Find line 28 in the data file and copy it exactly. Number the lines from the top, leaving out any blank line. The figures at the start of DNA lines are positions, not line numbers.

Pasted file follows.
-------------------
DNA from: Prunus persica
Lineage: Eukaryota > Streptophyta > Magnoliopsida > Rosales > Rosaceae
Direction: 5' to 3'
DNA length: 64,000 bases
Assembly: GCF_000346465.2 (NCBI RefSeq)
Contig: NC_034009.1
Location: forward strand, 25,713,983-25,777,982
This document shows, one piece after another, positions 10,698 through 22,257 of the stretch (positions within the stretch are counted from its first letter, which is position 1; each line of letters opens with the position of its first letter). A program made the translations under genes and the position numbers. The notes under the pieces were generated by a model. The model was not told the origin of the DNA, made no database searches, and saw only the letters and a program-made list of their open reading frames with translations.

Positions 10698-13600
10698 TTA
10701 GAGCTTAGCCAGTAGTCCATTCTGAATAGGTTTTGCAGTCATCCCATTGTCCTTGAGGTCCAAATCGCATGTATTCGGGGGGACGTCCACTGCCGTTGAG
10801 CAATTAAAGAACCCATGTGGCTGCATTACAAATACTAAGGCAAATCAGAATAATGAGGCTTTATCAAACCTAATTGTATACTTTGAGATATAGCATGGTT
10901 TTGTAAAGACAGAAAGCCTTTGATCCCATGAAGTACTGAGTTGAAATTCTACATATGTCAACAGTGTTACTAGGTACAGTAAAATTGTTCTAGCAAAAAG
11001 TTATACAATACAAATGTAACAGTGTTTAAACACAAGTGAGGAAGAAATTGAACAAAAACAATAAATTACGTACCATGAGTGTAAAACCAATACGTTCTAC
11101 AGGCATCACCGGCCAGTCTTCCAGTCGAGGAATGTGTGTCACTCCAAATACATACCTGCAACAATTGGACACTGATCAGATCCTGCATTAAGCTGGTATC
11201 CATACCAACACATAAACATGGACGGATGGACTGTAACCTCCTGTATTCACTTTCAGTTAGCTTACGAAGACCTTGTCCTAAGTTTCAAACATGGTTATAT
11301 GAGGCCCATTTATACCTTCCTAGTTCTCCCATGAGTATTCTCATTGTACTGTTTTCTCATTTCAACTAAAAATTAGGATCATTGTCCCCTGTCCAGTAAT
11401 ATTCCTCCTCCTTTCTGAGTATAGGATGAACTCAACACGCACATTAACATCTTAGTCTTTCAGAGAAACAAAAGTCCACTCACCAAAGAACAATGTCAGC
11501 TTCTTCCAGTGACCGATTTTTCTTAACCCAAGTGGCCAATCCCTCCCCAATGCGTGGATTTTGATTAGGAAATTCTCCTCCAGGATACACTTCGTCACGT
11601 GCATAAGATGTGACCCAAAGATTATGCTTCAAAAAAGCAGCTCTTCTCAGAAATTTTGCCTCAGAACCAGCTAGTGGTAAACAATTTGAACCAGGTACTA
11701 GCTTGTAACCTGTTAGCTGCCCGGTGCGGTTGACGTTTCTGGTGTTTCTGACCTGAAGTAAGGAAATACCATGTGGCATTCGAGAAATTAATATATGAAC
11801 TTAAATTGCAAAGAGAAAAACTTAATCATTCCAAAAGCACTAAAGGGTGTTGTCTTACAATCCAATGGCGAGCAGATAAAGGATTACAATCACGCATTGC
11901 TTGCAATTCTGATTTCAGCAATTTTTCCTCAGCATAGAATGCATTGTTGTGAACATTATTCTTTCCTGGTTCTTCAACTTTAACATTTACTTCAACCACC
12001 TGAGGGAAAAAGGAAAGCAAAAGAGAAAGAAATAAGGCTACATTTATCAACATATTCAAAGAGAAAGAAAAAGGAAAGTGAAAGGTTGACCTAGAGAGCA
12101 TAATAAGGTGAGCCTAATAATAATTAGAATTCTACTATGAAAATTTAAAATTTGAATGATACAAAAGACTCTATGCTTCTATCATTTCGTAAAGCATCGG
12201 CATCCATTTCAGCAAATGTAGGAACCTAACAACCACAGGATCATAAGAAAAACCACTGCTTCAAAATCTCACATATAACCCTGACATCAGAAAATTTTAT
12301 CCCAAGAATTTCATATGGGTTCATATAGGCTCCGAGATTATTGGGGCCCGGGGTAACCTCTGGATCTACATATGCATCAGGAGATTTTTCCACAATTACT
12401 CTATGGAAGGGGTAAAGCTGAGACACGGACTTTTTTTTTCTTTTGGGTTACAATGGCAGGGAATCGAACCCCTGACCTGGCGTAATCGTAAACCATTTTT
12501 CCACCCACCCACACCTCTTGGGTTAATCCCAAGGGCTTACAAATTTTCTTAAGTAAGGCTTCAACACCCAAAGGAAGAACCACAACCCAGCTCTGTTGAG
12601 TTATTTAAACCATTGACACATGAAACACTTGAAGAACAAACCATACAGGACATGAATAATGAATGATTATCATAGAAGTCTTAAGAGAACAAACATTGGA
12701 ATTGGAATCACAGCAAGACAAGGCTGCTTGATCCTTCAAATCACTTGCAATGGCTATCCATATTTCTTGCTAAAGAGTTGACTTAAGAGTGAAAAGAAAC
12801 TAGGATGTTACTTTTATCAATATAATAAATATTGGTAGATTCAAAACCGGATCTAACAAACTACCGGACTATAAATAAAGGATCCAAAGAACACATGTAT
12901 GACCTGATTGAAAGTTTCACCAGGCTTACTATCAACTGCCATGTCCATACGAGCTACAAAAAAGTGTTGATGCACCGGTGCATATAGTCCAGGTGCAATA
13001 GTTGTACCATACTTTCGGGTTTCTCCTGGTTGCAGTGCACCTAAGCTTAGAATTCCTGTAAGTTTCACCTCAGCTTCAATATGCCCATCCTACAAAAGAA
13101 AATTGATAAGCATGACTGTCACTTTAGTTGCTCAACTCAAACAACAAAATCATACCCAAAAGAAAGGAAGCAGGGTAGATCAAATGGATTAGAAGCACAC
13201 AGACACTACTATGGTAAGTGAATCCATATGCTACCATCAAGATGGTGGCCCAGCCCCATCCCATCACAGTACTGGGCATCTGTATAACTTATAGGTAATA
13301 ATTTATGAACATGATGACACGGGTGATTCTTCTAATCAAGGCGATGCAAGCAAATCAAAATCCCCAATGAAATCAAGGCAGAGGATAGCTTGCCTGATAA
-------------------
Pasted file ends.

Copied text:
12401 CTATGGAAGGGGTAAAGCTGAGACACGGACTTTTTTTTTCTTTTGGGTTACAATGGCAGGGAATCGAACCCCTGACCTGGCGTAATCGTAAACCATTTTT